Shoemaking: the Future and Now I.

Many years back, I was afraid that we will see the end of shoemaking as there is no more education, no more teachers and as a matter of fact – no more students. Well, good news – it seem to change slowly and steadily. Since then I taught several hundred students, shared a bit from my knowledge, my passion – so I hope I can claim a tiny little bit in that success. Even if not – that doesn’t matter. We live in a renaissance, which is great.

Now what? As this old chapter ended – that doesn’t mean that we made it. The boogeyman of extinction might have gone for a little bit from the new light of dawn, although new ones came. The next challenge we have: maintain the level of craftsmanship, the quality the diversity of our techniques. What made shoemaking so great and high level a 100 years ago? Not the great tools or great leather – simply the competition and the respect of tradition. Hate to say that: dogmas. I use this word “dogmas”, like the collection of those techniques, little tricks, what we don’t have enough time to test, “trial and error”. One or even 10 lifetimes would not be enough for them – simple as this: consider how many thousand shoemaker, how many years come together in the knowledge what we learnt – we could have learnt from our forefathers. This is one of the reason, why a craft hardly accepts newcomers, with great ambitions. Not like we don’t like NEW. We love new. This is why we use metal tools, modern dyes, modern chemicals, etc. Ambitious amateurs are not equal new. Let’s just agree on this, OK? The fresh, new revolutionary, blah blah aspect probably will come from a pro, who knows what to change, why – and most importantly – if it has been done already or not. Do not misunderstand me, and mostly: misinterpret me. I like students, I like beginners. I encourage them, guide them, help them – this is why I share my knowledge, this is why I am a teacher.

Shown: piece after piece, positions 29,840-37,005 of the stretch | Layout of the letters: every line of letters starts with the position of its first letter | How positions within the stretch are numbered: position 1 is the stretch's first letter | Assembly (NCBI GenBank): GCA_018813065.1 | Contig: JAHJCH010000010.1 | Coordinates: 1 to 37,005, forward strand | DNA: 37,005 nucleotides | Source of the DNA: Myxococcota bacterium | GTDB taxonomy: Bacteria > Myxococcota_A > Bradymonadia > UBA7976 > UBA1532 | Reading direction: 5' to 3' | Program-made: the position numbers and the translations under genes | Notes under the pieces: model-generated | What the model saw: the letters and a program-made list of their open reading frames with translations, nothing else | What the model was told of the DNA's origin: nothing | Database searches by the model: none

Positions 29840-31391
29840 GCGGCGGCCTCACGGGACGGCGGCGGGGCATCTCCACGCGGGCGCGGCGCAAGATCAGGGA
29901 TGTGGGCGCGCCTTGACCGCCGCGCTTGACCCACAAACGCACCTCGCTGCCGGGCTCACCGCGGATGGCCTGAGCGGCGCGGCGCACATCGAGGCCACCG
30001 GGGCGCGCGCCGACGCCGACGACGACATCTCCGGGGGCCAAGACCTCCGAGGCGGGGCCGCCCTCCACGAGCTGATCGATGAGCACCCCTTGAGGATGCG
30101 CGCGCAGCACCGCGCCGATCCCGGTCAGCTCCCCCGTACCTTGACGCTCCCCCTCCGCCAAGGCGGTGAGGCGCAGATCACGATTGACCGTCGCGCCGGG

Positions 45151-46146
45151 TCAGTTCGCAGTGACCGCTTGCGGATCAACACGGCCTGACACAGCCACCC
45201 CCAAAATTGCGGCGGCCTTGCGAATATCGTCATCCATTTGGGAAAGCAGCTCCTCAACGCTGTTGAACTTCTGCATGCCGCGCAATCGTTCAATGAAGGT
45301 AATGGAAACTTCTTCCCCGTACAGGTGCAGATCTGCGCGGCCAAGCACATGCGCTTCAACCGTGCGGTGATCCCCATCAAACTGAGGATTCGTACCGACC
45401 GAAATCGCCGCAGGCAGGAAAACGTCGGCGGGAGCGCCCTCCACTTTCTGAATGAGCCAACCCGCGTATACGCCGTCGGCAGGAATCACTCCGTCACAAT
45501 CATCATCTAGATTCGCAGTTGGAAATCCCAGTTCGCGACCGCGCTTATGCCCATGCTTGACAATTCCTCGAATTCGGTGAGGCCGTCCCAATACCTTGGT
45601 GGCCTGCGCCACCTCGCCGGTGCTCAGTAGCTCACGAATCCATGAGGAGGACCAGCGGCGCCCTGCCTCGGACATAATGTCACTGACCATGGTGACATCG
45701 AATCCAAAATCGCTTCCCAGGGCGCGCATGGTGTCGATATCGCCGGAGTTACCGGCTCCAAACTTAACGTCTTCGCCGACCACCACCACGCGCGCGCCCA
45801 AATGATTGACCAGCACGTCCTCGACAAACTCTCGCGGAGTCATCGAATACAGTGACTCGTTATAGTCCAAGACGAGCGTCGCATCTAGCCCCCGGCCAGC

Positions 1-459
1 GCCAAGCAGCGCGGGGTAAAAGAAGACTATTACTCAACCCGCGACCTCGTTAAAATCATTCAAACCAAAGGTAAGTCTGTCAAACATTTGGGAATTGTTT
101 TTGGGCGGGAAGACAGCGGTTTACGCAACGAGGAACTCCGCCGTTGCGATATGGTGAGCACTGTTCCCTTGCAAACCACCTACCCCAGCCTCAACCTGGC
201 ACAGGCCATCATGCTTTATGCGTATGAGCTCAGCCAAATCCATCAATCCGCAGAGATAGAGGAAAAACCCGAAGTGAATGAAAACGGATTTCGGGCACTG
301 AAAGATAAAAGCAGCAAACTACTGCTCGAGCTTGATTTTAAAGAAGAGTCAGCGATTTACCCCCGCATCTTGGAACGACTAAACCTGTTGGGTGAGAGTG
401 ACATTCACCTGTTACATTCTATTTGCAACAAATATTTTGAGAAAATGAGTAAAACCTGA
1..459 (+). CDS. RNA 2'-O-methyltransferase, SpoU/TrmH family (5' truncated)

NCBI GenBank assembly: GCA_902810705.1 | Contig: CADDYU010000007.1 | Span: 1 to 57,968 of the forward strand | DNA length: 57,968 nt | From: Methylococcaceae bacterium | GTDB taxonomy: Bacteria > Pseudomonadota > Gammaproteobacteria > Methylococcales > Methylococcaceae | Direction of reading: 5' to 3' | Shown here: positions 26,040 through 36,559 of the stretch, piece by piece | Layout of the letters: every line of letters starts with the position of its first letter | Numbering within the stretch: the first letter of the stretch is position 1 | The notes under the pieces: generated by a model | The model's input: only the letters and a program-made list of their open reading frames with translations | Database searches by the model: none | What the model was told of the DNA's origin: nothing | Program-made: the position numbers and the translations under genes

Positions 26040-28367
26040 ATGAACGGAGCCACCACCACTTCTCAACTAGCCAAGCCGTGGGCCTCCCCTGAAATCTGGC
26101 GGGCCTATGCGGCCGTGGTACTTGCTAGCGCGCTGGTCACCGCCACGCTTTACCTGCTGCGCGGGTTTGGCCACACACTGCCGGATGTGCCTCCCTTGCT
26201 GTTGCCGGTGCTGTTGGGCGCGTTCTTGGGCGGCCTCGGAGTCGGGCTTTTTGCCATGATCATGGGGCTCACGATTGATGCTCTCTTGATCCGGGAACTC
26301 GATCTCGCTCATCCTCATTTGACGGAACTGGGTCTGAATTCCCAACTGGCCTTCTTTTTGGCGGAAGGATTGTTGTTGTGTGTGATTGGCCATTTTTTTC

Our future is in the hands of newcomers. Their smart choice of their teachers, masters, their work.

One thought on “Shoemaking: the Future and Now I.”

  1. OK, I agree 🙂 As you mentioned, I think learning many different techniques and figuring out why both methods work, what is better about one or the other in certain situations and why a method itself works at all is very important. I really love your articles about the many different techniques of welting for example.

    What is very important to me as a learner is always the “why” behind things. If you just do as you were told, then you have no way out, if things go wrong and you need to adjust, unless your master is there to fix things for you.

    But that doesn’t scale well and the master is a single point of failure. So if a student asks “why?”, I think we owe him an answer. The ultimate test for a master, is the question of “why”. If he can explain that, I think he is a true master.

    I’m a team lead for a small team of 10 people in “real life” and if I I’m that single point of failure, then I can’t ever take a vacation. Needless to say, I wouldn’t like that 🙂 So I try to let them see “why” things are supposed to be done in a certain way.

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